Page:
weeks before striking; or(b) Within fourteen days of giving such
notice; or(c) Before the expiry of the date of strike specified in any
such notice as aforesaid; or(d) During the pendency of any
conciliation proceedings before a conciliation officer and seven days
after the conclusion of such proceedings.

Causes of Strikes
Dissatisfaction with company policy
Salary and incentive problems
Wrongful discharge or dismissal of workmen
Withdrawal of any concession or privilege
Retrenchment of workmen and closure of
establishment
Dispute connected with wages, conditions of
service

Prohibitions of Strikes
The provisions of section 23 Of the ID Act impose general restrictions
on declaring strike in breach of contract in the both public as well as
non- public utility services in the following circumstances mainly: -(a)
During the pendency of conciliation proceedings before a board and till
the expiry of 7 days after the conclusion of such proceedings;(b)
During the pendency and 2 month's after the conclusion of proceedings
before a Labour court, Tribunal or National Tribunal;(c) During the
pendency and 2 months after the conclusion of arbitrator, when a
notification has been issued under sub- section 3 (a) of section 10 A;(d)
During any period in which a settlement or award is in operation in
respect of any of the matter covered by the settlement or award.
The principal object of this section seems to ensure a peaceful
atmosphere to enable a conciliation or adjudication or arbitration
proceeding to go on smoothly. This section because of its general
nature of prohibition covers all strikes irrespective of the subject matter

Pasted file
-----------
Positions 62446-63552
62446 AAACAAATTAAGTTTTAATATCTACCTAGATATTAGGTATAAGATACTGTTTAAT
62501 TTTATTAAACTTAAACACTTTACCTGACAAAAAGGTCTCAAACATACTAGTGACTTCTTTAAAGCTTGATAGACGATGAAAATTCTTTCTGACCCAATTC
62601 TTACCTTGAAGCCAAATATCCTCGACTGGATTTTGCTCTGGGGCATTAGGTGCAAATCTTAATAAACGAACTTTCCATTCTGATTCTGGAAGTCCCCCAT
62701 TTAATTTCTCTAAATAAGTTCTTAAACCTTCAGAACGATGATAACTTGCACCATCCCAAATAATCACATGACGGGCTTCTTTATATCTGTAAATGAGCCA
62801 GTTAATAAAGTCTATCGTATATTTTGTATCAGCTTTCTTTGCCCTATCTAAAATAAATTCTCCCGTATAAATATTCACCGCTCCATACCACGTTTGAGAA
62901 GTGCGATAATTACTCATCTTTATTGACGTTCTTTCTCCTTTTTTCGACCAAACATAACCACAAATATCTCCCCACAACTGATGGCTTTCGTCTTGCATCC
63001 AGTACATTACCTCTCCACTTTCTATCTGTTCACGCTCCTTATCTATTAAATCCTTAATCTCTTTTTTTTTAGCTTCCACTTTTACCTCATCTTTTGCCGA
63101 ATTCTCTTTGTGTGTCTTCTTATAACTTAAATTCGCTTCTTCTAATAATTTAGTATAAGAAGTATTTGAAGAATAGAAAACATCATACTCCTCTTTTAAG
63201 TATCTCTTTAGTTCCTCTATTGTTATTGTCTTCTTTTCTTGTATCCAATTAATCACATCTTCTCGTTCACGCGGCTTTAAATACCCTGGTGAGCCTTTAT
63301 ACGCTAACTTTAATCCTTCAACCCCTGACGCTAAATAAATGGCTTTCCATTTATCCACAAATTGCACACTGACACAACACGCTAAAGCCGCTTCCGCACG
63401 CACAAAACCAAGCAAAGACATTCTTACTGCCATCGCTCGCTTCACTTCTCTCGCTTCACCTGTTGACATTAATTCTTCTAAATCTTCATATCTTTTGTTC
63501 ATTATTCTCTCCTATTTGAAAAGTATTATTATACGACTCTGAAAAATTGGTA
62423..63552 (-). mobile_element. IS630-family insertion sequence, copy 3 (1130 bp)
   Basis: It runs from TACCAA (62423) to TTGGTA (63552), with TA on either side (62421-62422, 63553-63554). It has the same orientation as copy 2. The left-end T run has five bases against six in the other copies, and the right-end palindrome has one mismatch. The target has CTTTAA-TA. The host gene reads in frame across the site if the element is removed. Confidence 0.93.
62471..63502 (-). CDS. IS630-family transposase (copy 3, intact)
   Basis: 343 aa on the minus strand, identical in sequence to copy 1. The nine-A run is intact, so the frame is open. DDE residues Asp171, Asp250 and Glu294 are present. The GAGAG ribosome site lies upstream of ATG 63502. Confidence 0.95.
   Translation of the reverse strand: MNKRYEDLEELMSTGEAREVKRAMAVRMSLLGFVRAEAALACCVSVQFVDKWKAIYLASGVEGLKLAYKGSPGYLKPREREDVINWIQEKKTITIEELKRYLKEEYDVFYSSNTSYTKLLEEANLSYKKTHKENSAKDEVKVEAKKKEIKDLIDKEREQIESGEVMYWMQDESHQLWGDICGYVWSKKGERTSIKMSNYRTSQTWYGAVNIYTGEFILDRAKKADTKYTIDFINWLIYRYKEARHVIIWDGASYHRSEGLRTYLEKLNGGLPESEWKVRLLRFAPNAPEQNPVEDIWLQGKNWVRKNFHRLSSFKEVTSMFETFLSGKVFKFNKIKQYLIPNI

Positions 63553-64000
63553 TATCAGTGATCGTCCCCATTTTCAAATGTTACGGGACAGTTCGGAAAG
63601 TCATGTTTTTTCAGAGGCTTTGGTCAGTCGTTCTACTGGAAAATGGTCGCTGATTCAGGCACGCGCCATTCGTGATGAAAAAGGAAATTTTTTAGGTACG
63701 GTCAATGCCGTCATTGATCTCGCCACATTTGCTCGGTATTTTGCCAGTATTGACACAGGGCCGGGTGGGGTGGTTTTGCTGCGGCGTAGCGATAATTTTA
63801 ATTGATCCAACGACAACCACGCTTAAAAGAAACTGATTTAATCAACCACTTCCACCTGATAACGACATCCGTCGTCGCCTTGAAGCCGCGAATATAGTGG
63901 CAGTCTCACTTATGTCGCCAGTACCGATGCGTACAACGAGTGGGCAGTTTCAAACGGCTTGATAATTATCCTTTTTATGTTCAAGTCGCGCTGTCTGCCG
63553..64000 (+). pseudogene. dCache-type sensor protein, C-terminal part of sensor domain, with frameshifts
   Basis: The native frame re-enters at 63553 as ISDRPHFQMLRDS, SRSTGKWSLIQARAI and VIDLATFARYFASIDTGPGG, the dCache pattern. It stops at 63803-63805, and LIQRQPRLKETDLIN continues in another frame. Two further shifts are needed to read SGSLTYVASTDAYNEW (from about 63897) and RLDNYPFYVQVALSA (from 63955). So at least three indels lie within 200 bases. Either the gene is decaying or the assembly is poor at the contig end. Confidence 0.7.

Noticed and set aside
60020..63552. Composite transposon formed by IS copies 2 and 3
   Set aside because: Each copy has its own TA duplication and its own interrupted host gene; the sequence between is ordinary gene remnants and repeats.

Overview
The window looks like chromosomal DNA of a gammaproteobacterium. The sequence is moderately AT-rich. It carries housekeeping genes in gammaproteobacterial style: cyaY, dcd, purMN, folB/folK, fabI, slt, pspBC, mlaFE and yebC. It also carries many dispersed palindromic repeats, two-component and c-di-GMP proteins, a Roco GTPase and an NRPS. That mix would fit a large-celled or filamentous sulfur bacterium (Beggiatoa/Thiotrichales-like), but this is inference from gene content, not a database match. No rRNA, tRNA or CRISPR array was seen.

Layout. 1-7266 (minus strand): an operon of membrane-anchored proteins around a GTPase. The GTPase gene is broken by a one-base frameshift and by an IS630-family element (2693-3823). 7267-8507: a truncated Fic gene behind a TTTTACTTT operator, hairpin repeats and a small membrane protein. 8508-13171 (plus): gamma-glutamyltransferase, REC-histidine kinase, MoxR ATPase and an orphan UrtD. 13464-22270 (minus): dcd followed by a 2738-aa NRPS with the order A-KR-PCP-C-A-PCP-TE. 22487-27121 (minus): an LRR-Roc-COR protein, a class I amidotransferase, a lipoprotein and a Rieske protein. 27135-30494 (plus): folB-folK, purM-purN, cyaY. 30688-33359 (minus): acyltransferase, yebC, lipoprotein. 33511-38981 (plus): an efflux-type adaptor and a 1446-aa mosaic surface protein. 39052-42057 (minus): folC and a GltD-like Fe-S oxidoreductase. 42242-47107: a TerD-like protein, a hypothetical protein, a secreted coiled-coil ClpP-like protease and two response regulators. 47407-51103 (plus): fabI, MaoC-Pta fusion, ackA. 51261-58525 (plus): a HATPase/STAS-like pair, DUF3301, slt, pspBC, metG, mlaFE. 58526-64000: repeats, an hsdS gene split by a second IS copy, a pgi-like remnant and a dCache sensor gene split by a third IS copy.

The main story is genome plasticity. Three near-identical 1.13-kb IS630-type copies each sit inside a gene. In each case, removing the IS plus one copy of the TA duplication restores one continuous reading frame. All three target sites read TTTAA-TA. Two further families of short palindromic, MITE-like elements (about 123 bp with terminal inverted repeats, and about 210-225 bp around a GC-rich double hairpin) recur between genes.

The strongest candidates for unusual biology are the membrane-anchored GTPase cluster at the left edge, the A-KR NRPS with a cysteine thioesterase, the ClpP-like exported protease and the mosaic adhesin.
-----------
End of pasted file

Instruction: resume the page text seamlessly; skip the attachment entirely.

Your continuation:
of the dispute pending before the authorities.

Types of Strikes
Economic Strike: Under this type of strike, labors stop their work to
enforce their economic demands such as wages and bonus. In these
kinds of strikes, workers ask for increase in wages, allowances like
traveling allowance, house rent allowance, dearness allowance, bonus
and other facilities such as increase in privilege leave and casual leave.
Slow Down Strike: Employees remain on their jobs under this type of
strike. They do not stop work, but restrict the rate of output in an
organized manner. They adopt go-slow tactics to put pressure on the
employers.
Sick-out (or sick-in): In this strike, all or a significant number of
union members call in sick on the same day. They dont break any
rules, because they just use their sick leave that was allotted to them
on the same day. However, the sudden loss of so many employees all
on one day can show the employer just what it would be like if they
really went on strike.